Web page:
18 Mar How To Create Shareable Content
To build an audience, you need to reach new people. The cheapest, most effective way to do that is for current fans to share your content with their network, thereby attracting connections with similar taste. Here are the five ways to create shareable content.
Know Who Your Fans Are
The first one may seem obvious, but that’s why it needs to be here. Do you know who your target audience is?
I’ll start you off with the two most basic:
How old are they?
If you can’t give an exact number, try asking yourself what stage of life are they in: Are they in school, working, retired? Who lives with them (parents, roommates, a spouse, 2 kids and a dog)? What would they eat for dinner on a random Tuesday night (leftovers, cheap takeout, a healthy home cooked meal)?
Which gender(s) would most enjoy what you’re offering?
If you offer something “traditionally gendered” like handbags or powerlifting classes, it may be really tempting to check off either extreme end of the spectrum and call it a day. On the other hand, you might not be the kind of brand who wants to intimidate or scare off people who don’t fit the mold.
Hot Tip: Remember that the person who purchases the product isn’t always the person who uses it. There’s a reason jewellery companies advertise diamond engagement rings in men’s fitness magazines 😉
Know Where Your Fans Are
Once you have that most basic idea of who you’re trying to reach, now you have to figure out where they hang out.
Different social media platforms appeal to different people for different reasons. An easy example is age: more grandparents are on Facebook than on TikTok.
However, it’s also important to take into account peoples’ states mind on different platforms. People go to Facebook primarily to update themselves on the lives of friends and loved ones, whereas Instagram is seen as a form of escapism from their everyday lives.
With this in mind, you should now have a clearer understanding of where to focus your content curation efforts.
Study Your Fans’ Taste
Besides the platform’s technical constraints (character limits on tweets, photos dimensions in the feed), there are certain aesthetics that seems to go hand in hand with platforms (have you ever said “that’s so Pinterest!” out loud?).
Once you’ve got those down, it’s time to study your target audience’s taste and their outside passions (outside meaning outside of their love for you). If you’re locally based and serving local clientele, it’s so easy to reference local news and events (sports teams, landmarks, weather) in your your everyday content. Because you’re not some giant media corporation, you can easily get super local and post as stories unfold, instead of needing to wait for head office’s approval.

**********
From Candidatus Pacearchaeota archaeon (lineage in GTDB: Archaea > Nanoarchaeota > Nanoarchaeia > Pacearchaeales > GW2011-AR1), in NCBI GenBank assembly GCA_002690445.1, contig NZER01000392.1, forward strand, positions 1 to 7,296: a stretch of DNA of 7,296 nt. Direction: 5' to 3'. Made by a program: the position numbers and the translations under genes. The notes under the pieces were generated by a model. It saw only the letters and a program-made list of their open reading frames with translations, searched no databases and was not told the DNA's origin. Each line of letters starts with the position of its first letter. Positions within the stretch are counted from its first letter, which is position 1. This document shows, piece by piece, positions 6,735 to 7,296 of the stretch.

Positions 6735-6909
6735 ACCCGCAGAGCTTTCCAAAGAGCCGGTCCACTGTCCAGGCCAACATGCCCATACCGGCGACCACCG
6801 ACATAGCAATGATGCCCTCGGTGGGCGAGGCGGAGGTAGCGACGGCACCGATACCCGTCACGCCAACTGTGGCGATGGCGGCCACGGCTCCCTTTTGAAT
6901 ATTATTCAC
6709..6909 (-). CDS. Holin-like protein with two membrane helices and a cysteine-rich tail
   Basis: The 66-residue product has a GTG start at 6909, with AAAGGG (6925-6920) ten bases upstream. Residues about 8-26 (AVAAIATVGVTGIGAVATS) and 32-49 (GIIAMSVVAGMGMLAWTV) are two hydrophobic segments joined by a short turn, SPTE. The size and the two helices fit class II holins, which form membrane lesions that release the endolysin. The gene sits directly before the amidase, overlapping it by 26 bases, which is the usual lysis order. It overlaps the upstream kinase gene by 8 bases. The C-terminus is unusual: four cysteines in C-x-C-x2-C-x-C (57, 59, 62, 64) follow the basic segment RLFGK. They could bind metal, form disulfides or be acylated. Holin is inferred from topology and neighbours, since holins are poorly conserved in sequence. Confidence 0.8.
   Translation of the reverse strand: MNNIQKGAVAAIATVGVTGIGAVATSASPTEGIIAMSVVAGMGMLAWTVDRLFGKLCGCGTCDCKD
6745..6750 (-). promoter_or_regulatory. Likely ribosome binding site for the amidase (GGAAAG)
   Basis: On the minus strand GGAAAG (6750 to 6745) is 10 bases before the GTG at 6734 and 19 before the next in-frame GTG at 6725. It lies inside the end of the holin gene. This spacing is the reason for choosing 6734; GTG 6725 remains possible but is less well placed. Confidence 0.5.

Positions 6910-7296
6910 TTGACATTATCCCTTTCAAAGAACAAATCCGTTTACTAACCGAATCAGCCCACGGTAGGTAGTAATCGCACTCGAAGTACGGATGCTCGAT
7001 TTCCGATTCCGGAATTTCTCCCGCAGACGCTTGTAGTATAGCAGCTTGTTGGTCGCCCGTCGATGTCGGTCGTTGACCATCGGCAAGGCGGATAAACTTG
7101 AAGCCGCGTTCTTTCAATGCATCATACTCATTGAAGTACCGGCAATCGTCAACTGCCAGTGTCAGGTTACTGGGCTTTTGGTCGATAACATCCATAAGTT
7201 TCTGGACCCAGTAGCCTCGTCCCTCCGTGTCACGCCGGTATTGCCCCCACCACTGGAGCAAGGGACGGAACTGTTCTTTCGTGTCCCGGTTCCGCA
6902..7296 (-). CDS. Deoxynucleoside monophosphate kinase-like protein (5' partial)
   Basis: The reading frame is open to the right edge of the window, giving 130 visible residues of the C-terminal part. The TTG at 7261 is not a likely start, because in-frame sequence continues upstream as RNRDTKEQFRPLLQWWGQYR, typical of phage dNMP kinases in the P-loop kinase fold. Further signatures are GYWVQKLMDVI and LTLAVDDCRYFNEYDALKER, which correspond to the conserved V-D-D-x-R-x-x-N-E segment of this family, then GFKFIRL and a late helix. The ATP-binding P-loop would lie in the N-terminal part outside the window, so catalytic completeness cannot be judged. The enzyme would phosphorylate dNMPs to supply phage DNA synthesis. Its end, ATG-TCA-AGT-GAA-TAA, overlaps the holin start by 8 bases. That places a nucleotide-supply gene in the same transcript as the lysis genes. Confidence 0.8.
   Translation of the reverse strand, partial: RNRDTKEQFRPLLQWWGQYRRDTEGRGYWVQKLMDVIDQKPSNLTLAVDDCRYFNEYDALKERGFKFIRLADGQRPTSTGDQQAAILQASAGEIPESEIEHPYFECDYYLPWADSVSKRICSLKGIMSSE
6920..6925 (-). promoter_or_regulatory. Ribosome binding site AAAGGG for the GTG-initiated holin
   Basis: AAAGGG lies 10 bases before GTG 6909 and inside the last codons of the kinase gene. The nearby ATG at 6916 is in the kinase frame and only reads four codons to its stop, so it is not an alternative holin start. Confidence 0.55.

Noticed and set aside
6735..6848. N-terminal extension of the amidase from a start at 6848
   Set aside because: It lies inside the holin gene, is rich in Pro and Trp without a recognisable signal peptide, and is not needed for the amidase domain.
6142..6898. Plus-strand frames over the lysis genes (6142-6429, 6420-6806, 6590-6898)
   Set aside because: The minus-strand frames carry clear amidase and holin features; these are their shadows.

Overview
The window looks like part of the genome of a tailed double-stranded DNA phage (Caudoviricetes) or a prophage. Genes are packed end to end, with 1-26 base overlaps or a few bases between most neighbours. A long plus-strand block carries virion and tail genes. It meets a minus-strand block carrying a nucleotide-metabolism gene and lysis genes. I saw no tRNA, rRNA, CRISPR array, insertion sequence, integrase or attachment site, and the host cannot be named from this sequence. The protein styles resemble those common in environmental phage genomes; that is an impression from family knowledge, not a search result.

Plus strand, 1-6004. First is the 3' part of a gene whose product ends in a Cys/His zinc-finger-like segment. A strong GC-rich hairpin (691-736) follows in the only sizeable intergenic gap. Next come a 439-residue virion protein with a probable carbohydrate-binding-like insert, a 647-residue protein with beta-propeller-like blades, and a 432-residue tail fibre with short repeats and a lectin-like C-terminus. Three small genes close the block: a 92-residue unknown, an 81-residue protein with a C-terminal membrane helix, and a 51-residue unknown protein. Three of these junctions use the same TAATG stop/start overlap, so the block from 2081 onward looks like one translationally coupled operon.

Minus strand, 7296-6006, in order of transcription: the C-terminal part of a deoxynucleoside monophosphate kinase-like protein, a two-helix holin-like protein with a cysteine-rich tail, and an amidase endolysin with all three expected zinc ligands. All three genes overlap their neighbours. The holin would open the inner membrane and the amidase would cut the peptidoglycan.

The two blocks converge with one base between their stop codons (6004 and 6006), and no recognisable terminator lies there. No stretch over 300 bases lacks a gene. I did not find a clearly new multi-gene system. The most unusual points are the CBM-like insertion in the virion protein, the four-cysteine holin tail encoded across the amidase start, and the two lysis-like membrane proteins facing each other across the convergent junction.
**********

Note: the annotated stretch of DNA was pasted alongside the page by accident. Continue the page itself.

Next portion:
Even if your fanbase is spread all over the place, you all probably have a few other passions in common. What TV series’ are you binge watching? Do you and your audience tend to dress fashionably, basic, alternative or vintage? Do you have certain ethical values and causes in common? Heck, if all else fails, you can never go wrong with a cute animal video.
A key indicator of your success in whichever field you’re in is that the majority of your followers or fans are not working in the same industry. Think of it as the first major level up in your career.
If you’re a musician, you know you’re on the right track when more casual music fans buy tickets to see you play than fellow artists on the scene. If you’re a YouTuber, you’ll see more fans leaving comments than other content creators. If you’re a health coach, you’ll know it when more private citizens with personal goals follow you on Instagram than flawless fitness gurus, gyms, and vitamin companies.
When being a solo-preneur or content creator, it’s easy to accidentally lock yourself in the bubble that is your niche. However, if you want to grow your follower base beyond people doing the same thing, you’re going to have to find ways to make your everyday life relatable to regular folk / future fans.
Are you able to explain what you do to your extended family a the next big reunion? If not, work on an elevator pitch aimed for people to know nothing about your field.
What regular problems do you face? Remember that “normal people” don’t deal with Twitter impersonators, sponsorship contract negotiations, or writer’s block. However, we have almost all dealt with interpersonal relationship issues, were disappointed when plans fell through, or felt like an outsider in a crowded room. Find ways to add a more universal message to the stories and struggles you talk about.
At the end of the day, the reason people follow you online is because your content provides value to their lives – that can be education and awareness, entertainment and escapism, a bit of both, or something more.
People share other’s content online as a way of creating a curated image. Every meme, quote, video or community announcement they add to their wall is part of their subconscious personal brand building. They want their friends, former classmates, potential employers and exes’ jealous new partners to judge them based on what they share. They will share what you post because it speaks to them, their lives, their struggles, their life story, and provides value – both in its original content and as a form of building their brand.